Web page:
As a member of the building industry you are accustomed to working in dangerous conditions every day—with heavy equipment, powerful machinery with sharp edges, caustic chemicals and materials, moving parts, heights, holes—you name it. How well you handle the safety aspect of your job site factors in to your construction insurance premiums: fewer accidents and injuries on the job translate into savings in your pocket. But what about a risk that you can’t touch, taste, or see—the risk of hearing loss?
You and your employees are often exposed to harmful noise, either at levels that are of an intense yet short duration (such as a blast or explosion) or loud sounds that last for drawn-out period of time (such as the whine of machinery used on a job site or in a woodworking or metal shop). In the course of that exposure, the sensitive structures of the inner ear can be damaged to the extent that noise-induced hearing loss results. What’s more, the louder the sound, the short the amount of time it takes for hearing loss to occur.
How loud is too loud?
Sound levels are measured in units called decibels. If sounds measure at 75 or fewer decibels, even long-term exposure is no likely to cause hearing loss. However, long or frequent, repeated exposure to sounds at or above 85 decibels can definitely cause hearing loss. Unfortunately, much of the equipment that you rely on every day—such as bull dozers, chain and concrete saws, vibrating jackhammers, drills, pile drivers, impact hoes, trucks, pumps, pneumatic equipment, and more–are all capable of emitting an 85-decibels-plus, earsplitting levels of noise.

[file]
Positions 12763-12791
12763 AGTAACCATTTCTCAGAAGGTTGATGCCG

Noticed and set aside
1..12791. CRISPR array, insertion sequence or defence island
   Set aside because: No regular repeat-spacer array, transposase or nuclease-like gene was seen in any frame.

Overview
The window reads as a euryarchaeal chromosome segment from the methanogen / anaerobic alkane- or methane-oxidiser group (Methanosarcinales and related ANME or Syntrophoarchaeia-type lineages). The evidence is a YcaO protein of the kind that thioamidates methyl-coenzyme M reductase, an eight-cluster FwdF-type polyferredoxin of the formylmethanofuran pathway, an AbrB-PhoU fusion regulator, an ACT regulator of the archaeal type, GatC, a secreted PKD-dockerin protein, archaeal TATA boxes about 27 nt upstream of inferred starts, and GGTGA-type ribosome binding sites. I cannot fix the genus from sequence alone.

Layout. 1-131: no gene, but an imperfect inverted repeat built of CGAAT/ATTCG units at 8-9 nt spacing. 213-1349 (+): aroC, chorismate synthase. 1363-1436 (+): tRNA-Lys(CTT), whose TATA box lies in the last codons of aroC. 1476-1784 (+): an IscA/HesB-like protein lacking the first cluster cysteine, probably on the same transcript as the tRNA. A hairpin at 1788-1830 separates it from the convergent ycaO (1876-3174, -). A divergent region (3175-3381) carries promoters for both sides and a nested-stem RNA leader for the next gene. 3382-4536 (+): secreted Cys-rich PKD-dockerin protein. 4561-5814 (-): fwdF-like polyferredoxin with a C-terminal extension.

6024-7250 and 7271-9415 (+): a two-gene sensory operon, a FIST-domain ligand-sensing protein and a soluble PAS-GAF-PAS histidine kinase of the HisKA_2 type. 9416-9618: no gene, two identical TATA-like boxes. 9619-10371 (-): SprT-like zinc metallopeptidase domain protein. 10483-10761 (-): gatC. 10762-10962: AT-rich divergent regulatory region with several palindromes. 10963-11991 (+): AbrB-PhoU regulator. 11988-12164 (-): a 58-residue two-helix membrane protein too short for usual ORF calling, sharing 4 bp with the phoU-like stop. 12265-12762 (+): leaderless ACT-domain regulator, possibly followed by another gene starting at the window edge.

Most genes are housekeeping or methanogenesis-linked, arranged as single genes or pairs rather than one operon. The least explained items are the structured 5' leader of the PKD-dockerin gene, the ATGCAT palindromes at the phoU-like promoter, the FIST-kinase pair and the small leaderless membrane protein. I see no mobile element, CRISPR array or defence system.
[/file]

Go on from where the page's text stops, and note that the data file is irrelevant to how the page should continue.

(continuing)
How to keep the noise down
Make it a requirement for employees to wear earplugs, earmuffs, or other protective devices whenever using loud equipment. Special devices that are activity-specific are available from hardware stores. Also, talk to your professional insurance agent to learn more about reviewing and improving your safety program to help ensure that your worksite remains accident and injury-free and your construction insurance premiums rates stay down.